A move to put fluoride in milk and tap water in an attempt to combat tooth decay sparked fury today.

The plan is being considered by the Scottish Executive, but opponents promised they would go to court to fight it.

Glasgow Baillieston MP Jimmy Wray has campaigned against fluoridation in the past and said:

”We will be fighting these proposals all the way. There is no proof fluoridation is good for teeth.

”We have exhausted all the courts in Scotland, but will be taking it to the European Court of Human Rights because it is a breach of the civil liberties of the individual.

”The biggest majority of people in Scotland are against it.”

As recently as 1993 the former Strathclyde Regional Council, decided against putting fluoride in the water supply after a legal challenge.

However, the measure, along with the suggestion about putting fluoride in milk, are listed in a consultation paper to be published tomorrow by the Executive.

It will also ask if fluoride toothpaste should be made available in schools and nurseries.

A spokesman for the Executive stressed its position was ”strictly neutral” about adding the chemical to the water supply.

But with dental health in Scotland among the worst in the world, Health Minister Malcolm Chisholm is determined to tackle the problem.

Figures show 60% of children living in the most deprived areas suffer dental disease by the age of three and 55% have tooth decay by the time they are five.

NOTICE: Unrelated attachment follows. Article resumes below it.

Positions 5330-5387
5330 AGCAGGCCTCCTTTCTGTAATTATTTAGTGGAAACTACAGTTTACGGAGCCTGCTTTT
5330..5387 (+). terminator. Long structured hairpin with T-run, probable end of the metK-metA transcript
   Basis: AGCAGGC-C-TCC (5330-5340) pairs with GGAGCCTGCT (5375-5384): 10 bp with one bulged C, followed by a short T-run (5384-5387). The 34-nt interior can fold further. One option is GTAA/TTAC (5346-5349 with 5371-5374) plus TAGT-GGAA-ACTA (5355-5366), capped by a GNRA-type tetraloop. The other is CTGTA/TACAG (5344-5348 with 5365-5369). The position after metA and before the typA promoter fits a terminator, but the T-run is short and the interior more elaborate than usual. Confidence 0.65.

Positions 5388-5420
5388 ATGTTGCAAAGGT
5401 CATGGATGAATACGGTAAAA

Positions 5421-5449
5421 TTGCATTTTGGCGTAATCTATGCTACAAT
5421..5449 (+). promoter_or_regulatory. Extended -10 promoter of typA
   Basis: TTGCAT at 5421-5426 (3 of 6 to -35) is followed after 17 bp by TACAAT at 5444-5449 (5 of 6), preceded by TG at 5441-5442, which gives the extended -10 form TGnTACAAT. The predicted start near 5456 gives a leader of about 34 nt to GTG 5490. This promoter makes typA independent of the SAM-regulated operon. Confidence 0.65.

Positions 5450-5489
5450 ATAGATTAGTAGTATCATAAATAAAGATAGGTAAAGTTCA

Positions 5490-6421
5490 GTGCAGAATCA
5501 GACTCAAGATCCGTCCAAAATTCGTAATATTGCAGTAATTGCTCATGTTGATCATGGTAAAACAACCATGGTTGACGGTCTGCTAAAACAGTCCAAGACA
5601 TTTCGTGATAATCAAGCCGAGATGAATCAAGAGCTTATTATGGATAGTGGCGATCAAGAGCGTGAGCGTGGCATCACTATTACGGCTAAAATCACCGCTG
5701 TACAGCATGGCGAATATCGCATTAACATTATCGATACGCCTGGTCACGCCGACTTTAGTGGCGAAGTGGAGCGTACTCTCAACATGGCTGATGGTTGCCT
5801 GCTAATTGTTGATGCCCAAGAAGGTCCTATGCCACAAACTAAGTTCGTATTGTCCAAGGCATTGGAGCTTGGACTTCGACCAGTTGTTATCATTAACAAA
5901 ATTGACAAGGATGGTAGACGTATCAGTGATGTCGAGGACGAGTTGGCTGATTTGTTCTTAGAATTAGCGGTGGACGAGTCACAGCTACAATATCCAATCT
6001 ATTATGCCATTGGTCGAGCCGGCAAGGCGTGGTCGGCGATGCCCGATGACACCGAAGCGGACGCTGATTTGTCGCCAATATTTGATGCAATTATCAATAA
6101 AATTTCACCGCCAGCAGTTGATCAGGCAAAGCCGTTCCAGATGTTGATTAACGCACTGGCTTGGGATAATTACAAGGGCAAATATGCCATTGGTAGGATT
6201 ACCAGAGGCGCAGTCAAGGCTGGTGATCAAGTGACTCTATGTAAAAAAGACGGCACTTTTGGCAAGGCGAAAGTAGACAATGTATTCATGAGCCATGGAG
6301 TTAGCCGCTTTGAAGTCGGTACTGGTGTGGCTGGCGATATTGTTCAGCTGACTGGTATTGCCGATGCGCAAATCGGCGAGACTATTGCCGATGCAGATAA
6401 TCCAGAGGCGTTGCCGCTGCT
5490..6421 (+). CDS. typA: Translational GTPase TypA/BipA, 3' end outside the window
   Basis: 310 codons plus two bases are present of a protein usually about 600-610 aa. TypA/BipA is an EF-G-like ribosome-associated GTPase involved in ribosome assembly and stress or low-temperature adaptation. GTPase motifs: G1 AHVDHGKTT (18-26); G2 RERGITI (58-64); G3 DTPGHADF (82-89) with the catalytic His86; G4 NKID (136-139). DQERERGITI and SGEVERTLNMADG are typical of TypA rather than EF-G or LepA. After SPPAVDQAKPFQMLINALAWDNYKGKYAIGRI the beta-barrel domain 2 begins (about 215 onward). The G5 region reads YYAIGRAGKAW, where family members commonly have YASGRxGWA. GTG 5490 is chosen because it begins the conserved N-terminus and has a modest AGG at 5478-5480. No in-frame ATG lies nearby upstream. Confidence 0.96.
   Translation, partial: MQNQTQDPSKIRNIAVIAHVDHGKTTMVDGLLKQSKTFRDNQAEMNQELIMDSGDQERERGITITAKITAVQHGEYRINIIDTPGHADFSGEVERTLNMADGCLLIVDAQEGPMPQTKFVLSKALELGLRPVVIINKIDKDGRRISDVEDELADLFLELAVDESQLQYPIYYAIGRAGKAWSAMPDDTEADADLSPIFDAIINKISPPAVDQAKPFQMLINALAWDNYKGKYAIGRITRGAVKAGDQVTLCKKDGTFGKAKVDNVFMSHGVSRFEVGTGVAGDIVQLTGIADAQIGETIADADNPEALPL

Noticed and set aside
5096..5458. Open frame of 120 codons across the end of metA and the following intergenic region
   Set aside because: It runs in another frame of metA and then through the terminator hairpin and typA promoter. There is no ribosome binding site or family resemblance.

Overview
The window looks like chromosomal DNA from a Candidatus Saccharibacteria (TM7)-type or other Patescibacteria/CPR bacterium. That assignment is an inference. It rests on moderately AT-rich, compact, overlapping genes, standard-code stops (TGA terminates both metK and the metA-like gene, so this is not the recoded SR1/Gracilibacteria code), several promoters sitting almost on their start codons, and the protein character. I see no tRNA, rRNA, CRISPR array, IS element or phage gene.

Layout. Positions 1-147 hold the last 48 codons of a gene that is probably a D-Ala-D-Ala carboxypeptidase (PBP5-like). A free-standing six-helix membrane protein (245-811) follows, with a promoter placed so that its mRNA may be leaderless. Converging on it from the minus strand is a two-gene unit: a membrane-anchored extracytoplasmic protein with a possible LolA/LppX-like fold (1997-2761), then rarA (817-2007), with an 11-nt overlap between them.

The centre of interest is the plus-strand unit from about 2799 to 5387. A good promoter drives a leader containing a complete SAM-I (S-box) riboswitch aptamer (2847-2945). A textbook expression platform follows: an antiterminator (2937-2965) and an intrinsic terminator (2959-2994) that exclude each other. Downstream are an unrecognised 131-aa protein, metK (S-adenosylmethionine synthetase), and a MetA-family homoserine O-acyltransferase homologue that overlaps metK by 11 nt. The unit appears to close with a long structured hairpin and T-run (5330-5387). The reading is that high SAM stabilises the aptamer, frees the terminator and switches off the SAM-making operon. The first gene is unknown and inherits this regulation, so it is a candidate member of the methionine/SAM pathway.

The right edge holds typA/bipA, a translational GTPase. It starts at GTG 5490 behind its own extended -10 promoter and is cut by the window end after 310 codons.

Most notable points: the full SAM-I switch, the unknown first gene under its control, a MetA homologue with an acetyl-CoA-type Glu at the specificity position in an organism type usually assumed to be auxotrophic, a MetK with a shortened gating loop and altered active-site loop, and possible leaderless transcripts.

Researchers at Liverpool University suggested putting fluoridated milk into supermarkets as part of a pilot programme to find out if it would be effective.

The findings of a study on Merseyside where fluoride was added to school milk will be published shortly.

Scottish Deputy Health Minister Mary Mulligan said: ”We are asking people if they think fluoride is necessary and how it should be administered.”

Ministers have been studying areas within the 10% of Britain where fluoride has already been added to the public water supply. The effects are claimed to have halved the level of child tooth decay, but fluoride has also been linked to mottling of teeth, cancer and brittle bone disease.

Campaigners dispute claims tooth decay in areas which have fluoridated water are significantly lower. They say putting fluoride into drinking water is toxic and a potential killer.

Environment campaigner Rosie Kane said: ”We think of fluoride as a white minty gel, but it’s an industrial by-product from the inside of chimneys and has even been used in bomb-making.

”It is not something everyone can tolerate. There are people who have fluoride allergy and it can result in different bone diseases, particularly in young men.”

SNP health spokeswoman Nicola Sturgeon said she was ”very sceptical” about the use of fluoride.

She said: ”There is medical evidence that fluoride benefits oral health, but there are also concerns about possible damage to health.”